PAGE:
Friday, December 3, 2010

Welcome Back and Brainstorming Ideas

Hi Everyone! Welcome back post-NaNoWriMo. I felt like I was underground there for a month, unplugged from social media.

I wish I could say that my NaNo experience this year was a blinding success, but it wasn't. I managed to write just shy of 40,000 words, which is short of the required 50,000 to win NaNo. But on the upside, that's 40,000 words closer to having a completed first draft, right?

There were two reasons why I missed the 50,000 mark.

1. Two of my children have birthdays at the end of November, plus there's Thanksgiving, plus the crush of both teaching and being a student. It was just too much and I cracked under the pressure.

2. I wrote myself into a dilemma. It wasn't a corner so much as an as-yet unsolved problem. 

Here's what happened: I decided to pants this novel. No plotting at all. Because it's written in first person present tense and it's a headlong chase adventure kinda thing I figured my not knowing what happens before the characters do would add some freshness, if not to the story at least to the writing process.  And for the most part it has. Unfortunately the downside of pantsing is that when you run up against a quandary you can't just look at your notes and say, "Ah! So that's what happens now!" and then go back to writing.

So I wrote as much as I could without solving this little problem and then I was stuck. Without giving too much away, I've got most of the cast of characters of this book looking for the same treasure, but I have no idea what the treasure actually is. And when the two main characters finally cracked the code that allowed them entry into the room where the treasure is hidden.....I had to stop writing because I was stumped.

Now, since there's only one week left of the semester and as a teacher I have to read and grade about 30 term papers, and as an MFA student I still need to write two papers, my main characters are frozen in time staring at a treasure that now only they can identify and I still can't.  However, my goal is to complete the first draft of this manuscript by the end of December, before the next semester starts, so clearly I need to get to brainstorming.

Which brings me to the main point of this post: As writers, I know all of you have run into these kinds of problems, whether it's in the plotting process or when you're in the middle of pantsing it.

In my search for ways to discover this treasure, I've collected several different brainstorming techniques I want to share with you, just in case you ever find yourself backed into a corner:

1. Freewriting. Everyone's done this at one point or another. Put the pen to the paper and just write. It doesn't matter if it makes sense and don't worry about the quality. The point is to stomp out the internal critic and let the ideas flow.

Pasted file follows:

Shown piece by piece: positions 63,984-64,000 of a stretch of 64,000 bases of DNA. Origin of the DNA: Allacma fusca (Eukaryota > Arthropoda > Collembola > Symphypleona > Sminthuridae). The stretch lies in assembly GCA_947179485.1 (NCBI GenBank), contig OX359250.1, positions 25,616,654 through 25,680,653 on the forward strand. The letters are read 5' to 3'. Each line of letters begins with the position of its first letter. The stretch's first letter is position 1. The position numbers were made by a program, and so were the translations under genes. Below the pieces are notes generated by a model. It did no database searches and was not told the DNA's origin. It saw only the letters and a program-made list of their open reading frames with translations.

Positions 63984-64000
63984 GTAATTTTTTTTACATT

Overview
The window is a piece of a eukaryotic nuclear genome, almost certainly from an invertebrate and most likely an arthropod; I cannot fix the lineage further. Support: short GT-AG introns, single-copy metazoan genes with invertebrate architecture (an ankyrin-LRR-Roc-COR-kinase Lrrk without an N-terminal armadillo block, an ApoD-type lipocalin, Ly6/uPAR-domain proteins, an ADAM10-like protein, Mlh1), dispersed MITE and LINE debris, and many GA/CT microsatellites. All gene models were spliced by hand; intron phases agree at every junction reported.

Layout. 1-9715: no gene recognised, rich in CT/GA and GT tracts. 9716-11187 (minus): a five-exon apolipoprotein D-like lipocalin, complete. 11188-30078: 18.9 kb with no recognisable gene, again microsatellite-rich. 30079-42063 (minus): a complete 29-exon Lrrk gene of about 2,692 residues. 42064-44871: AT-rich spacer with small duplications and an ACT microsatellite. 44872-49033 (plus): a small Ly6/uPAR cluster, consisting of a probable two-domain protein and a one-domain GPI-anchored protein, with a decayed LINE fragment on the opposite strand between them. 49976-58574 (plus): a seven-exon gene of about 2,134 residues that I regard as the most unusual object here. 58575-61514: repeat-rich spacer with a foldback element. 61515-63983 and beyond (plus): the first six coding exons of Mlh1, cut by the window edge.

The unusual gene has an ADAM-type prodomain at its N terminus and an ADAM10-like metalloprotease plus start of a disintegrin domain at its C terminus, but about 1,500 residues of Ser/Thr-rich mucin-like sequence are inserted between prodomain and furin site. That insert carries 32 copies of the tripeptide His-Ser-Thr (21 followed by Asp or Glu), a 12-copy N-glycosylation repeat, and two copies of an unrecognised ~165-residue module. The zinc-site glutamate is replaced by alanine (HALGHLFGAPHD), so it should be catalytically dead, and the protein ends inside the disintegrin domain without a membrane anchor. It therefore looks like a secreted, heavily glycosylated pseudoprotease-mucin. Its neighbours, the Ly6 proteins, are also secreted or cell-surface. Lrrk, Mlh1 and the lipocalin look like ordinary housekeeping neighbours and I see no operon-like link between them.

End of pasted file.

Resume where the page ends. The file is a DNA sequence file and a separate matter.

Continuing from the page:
2. Clustering. This is kind of like freewriting, but briefer. You write your main topic (in my case "treasure") in the center of the paper. Then you work out from that center word filling the space with any words you associate with the central topic. Write fast, don't stop to consider, just get words down. Then when you're done start circling terms that seem related and connecting them with lines. These sets of words can help trigger ideas.

3. Journalistic questions. Ask who, what, when, where, why, and how about your subject and see what you learn about it. Ask about its history, why it's important, who is it important to, where has it been...etc.

4. Think outside the box. For instance, if you're writing a romance, ask yourself, "if I were faced with this very same problem but in a steampunk novel, how might I see it or understand it differently?" So for my problem, since my novel is sci-fi, maybe I would ask myself, "if this were a western, what kind of treasure would my characters be looking for?" And maybe the same kind of treasure would be useful to my sci-fi characters.

5. Meditate. Plug into some music and do something completely unrelated to writing, but with the problem you need to solve lurking somewhere just out of your conscious thought. Open yourself to input from any source and maybe something unexpected will pop into your head while you're playing Halo or watching the Food Network.

So what's your favorite way of breaking the block? How do you brainstorm for ideas?


Arlee Bird said...

I'm amazed that you got as many words as you did with everything you've got going on. You're still a winner. And those are great tips you've given. I've always had a problem with free writing. I'm a compulsive edit as I go sort of person. I still need to try some free writing exercises--if I can.

Tossing It Out

Joanna St. James said...

Like you said I just unplug from it - I call it a WIP timeout, and when its ready it will come and reveal its secret to me.
Welcome back and good 4 you on the 40k words

Jemi Fraser said...

You did really, really well! It's tough when you don't have a lot of time!

I tend to walk away from it for a bit and let my subconscious deal with it. That way the characters get to solve the problem for me :)

Donna Hole said...

I free write. Or clean house. For some reason, house cleaning gets my creative juices flowing. Maybe there is some chemical stimulant in the variety of cleaning solvents.

Or its just the dead space between my ears that allows my thoughts to free style too.

great post.


Kathi Oram Peterson said...

I'm so impressed that you tried NaNo with your schedule. I think you were a success! :)